In the case of safety and radio emissions, testing using parts identical to production is typically required. Federal Communication Commission (FCC) electromagnetic interference (EMI) tests cannot be performed using prototype plastic housings and parts, as the plastic material offers no shielding of electromagnetic fields. If the design engineer is counting on the housing to provide shielding, EMI testing can only be performed using parts fabricated with the same material (i.e. metal) intended for the final product. Similarly the thermal and elastic properties of plastics are typically much different from metal alloys. Therefore many of the tests run by safety listing agencies, such as Underwriters Laboratories (UL) or Engineering Testing Laboratories (ETL) require sample units fabricated from parts identical in shape and composition to the final product. While many companies do preliminary in-house testing prior to safety agency submissions, running heat and stress tests with a nylon piece or other substitute may leave more questions than answers while they wait for approval by these various laboratories.

Designing Manufacturing Processes with Sheet Metal Prototypes

With production costs often the key element to a successful product, design for manufacturing (DFM) is a major step in today’s development processes. With a CAD blueprint in hand, there are a number of testing programs that can be performed prior to the existence of any physical parts, allowing designers to check final fit.

Without sheet metal fabrication prototyping, often more subtle elements of final assembly can be missed. For example, insertion of wiring harness assemblies, which may look acceptable in a CAD program, result in pinched or nicked wires in actual assembly. Or while the parts may fit, correctly, determining that tight space may slow factory worker assembly times to the point that the assembly line balance is thrown off. Manufacturing departments incorporating sheet metal prototypes in their design for manufacturing processes can test various tooling, and even determine whether or not it is cost-effective to produce the new design in the company’s facility.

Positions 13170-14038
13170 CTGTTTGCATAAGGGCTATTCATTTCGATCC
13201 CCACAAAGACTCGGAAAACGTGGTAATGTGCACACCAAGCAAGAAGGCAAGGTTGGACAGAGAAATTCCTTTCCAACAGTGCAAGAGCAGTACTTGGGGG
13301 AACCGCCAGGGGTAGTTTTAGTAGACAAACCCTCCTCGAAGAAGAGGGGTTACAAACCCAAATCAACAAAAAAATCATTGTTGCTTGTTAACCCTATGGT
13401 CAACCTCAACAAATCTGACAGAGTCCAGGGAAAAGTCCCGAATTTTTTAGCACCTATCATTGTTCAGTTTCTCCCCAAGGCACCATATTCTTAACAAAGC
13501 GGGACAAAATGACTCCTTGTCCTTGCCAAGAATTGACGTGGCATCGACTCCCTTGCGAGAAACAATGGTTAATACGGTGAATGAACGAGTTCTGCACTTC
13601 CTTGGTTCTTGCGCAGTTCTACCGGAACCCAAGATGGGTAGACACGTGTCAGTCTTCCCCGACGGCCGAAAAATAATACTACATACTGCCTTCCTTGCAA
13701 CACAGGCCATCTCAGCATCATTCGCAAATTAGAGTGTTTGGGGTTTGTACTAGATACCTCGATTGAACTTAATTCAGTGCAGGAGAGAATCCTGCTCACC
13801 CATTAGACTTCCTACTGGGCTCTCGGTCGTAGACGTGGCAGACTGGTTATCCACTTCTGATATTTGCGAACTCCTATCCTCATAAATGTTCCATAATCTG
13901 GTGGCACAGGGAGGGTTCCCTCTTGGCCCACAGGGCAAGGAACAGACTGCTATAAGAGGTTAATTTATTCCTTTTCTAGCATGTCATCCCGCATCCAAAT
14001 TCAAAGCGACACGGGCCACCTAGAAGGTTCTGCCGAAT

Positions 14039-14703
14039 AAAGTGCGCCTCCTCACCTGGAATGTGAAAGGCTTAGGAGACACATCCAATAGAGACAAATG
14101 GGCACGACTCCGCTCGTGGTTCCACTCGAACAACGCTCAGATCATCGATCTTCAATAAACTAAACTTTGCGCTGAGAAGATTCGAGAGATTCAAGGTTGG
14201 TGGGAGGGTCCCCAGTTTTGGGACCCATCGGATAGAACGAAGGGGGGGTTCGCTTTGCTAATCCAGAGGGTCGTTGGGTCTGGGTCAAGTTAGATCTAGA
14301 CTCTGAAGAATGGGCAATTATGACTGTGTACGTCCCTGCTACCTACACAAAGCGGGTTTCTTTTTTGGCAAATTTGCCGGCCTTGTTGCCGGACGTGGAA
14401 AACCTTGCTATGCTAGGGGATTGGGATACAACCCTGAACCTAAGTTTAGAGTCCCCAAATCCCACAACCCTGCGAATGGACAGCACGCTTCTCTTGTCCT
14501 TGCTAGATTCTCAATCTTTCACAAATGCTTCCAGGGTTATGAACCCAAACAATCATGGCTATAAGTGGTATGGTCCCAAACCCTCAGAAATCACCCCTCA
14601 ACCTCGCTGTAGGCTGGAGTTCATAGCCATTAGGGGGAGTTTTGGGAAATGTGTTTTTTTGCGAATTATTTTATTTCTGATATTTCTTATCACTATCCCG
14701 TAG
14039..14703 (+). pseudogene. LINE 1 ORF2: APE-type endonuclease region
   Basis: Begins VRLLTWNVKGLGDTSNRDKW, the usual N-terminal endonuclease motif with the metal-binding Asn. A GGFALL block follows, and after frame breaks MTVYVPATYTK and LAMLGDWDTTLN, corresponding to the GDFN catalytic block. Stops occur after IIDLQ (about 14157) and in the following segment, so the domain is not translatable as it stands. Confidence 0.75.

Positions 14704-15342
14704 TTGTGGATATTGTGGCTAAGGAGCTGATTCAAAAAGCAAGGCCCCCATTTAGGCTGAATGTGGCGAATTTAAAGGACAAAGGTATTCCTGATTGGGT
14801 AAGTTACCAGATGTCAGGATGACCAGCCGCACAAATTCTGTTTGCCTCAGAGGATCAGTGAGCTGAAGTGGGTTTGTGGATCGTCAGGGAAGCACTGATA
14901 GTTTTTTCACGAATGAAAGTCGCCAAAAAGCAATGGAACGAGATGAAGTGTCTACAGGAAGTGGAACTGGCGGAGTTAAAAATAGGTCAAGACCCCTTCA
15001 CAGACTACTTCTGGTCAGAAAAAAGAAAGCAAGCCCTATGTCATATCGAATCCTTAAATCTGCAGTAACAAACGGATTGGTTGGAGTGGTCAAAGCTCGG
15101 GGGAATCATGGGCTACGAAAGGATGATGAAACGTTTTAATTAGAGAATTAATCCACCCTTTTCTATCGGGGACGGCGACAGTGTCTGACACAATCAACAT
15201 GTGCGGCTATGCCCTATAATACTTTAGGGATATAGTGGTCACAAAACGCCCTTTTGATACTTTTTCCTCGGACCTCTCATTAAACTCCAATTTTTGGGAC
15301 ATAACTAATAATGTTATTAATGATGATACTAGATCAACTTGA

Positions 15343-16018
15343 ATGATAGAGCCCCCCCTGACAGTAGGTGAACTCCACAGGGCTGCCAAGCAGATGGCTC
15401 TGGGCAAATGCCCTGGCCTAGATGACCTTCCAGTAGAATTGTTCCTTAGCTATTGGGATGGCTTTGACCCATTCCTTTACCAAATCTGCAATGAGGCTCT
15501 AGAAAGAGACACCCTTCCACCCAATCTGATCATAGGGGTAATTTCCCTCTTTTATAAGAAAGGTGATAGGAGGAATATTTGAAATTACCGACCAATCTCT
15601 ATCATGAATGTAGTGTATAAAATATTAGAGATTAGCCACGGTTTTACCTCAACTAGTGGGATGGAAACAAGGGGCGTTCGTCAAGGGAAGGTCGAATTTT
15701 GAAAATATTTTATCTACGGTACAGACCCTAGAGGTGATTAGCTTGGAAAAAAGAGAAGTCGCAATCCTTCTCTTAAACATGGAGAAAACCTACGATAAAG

Gaining Interest of Distributors and Consumers

Tactile reinforcement can play a key role in moving a buyer from interest to their checkbook or purchase order. In the same way a design and engineering team need to get executives to approve an idea, sheet metal prototypes give a sense of what an end product will look like prior to a full-scale production run. In turn, those orders help to fund manufacturing setup to ensure a smooth product launch.

While waiting for production tooling and first piece sampling to be completed, prototypes can still be used by sales staff to augment sales sheets and brochures, especially if it helps to highlight new features or benefits in a competitive market, such as a new speaker enclosure or new fixture.

Prototyping Between Concept and End Result

Being able to use sheet metal fabrication prototyping to try out different ideas and designs may not be necessary during the first stages with schematics. At a number of stages following that, from testing to setting up a production line, prototyping with sheet metal fabrication can save time and specifically money. While many people consider it as a cost-saving step before production, manufacturing departments can derive huge benefits from having the prototypes in hand as they design their production assembly processes.